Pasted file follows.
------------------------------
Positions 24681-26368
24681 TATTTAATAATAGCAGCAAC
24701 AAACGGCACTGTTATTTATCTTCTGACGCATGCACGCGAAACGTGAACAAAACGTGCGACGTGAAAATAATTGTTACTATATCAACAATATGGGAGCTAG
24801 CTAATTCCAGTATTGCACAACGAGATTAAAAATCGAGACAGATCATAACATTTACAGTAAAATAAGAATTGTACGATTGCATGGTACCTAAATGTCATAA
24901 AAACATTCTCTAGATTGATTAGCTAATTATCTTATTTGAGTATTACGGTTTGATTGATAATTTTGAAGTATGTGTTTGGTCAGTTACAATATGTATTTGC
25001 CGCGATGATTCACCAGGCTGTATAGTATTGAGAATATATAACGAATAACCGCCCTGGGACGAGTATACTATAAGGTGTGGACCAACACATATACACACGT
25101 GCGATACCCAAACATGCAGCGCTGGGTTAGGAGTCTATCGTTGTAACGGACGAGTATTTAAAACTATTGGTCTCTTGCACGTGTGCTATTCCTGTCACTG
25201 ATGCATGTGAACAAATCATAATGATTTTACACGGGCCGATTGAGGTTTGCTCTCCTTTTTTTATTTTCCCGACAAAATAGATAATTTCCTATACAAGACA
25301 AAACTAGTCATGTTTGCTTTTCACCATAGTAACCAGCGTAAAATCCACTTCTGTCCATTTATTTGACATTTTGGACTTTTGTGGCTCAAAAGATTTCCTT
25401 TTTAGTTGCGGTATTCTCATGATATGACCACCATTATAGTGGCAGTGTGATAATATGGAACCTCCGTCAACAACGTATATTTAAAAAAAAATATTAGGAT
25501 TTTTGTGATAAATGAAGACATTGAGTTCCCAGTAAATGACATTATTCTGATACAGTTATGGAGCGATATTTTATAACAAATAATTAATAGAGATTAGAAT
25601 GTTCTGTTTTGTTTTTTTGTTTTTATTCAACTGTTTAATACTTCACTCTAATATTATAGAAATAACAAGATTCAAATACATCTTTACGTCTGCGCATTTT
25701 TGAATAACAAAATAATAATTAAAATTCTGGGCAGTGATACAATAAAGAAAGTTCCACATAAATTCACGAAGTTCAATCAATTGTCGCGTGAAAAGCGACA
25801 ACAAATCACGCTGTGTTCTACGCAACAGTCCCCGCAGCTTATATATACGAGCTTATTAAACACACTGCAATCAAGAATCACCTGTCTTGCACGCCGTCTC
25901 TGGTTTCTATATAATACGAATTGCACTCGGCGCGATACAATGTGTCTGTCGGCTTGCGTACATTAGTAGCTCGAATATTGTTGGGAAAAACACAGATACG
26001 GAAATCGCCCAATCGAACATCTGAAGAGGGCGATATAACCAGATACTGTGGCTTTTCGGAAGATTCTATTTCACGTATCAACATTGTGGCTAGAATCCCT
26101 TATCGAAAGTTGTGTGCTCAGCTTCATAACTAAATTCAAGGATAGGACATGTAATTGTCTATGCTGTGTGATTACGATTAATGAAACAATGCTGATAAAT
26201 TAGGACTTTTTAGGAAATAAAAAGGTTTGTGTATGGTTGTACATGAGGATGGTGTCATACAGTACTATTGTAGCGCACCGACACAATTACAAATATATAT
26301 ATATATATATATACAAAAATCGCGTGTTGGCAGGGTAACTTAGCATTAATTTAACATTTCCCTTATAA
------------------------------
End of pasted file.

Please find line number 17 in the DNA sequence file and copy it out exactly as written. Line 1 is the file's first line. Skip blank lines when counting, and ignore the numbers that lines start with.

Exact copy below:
26101 TATCGAAAGTTGTGTGCTCAGCTTCATAACTAAATTCAAGGATAGGACATGTAATTGTCTATGCTGTGTGATTACGATTAATGAAACAATGCTGATAAAT